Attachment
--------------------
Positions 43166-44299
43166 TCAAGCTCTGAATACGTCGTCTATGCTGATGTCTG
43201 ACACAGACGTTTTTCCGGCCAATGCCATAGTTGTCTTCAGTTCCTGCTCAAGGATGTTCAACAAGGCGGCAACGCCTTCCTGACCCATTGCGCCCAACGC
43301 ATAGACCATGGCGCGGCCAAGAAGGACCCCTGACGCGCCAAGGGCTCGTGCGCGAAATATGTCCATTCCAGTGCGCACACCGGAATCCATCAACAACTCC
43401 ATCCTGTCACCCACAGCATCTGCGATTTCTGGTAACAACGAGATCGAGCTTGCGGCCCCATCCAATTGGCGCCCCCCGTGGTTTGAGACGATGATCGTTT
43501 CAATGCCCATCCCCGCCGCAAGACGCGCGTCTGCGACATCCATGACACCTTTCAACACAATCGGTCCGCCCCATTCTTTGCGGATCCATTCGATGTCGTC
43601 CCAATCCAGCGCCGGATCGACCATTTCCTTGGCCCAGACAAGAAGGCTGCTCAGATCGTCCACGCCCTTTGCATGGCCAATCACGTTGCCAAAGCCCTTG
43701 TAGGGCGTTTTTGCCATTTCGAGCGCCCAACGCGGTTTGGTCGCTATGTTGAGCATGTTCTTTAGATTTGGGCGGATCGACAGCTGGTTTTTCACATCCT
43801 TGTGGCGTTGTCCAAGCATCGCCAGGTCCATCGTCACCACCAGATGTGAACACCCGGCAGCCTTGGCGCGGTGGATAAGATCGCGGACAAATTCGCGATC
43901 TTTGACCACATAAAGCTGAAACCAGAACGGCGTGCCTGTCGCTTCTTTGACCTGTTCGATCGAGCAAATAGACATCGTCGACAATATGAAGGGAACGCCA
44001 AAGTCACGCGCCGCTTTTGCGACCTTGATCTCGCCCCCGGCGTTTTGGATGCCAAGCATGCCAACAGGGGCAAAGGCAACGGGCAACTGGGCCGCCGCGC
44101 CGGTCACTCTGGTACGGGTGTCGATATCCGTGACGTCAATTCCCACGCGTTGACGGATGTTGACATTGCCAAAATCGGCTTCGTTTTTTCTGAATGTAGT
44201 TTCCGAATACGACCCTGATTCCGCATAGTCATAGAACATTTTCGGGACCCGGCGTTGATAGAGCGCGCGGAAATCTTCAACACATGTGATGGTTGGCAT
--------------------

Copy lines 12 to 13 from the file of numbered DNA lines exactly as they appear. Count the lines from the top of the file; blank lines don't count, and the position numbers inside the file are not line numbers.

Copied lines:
44101 CGGTCACTCTGGTACGGGTGTCGATATCCGTGACGTCAATTCCCACGCGTTGACGGATGTTGACATTGCCAAAATCGGCTTCGTTTTTTCTGAATGTAGT
44201 TTCCGAATACGACCCTGATTCCGCATAGTCATAGAACATTTTCGGGACCCGGCGTTGATAGAGCGCGCGGAAATCTTCAACACATGTGATGGTTGGCAT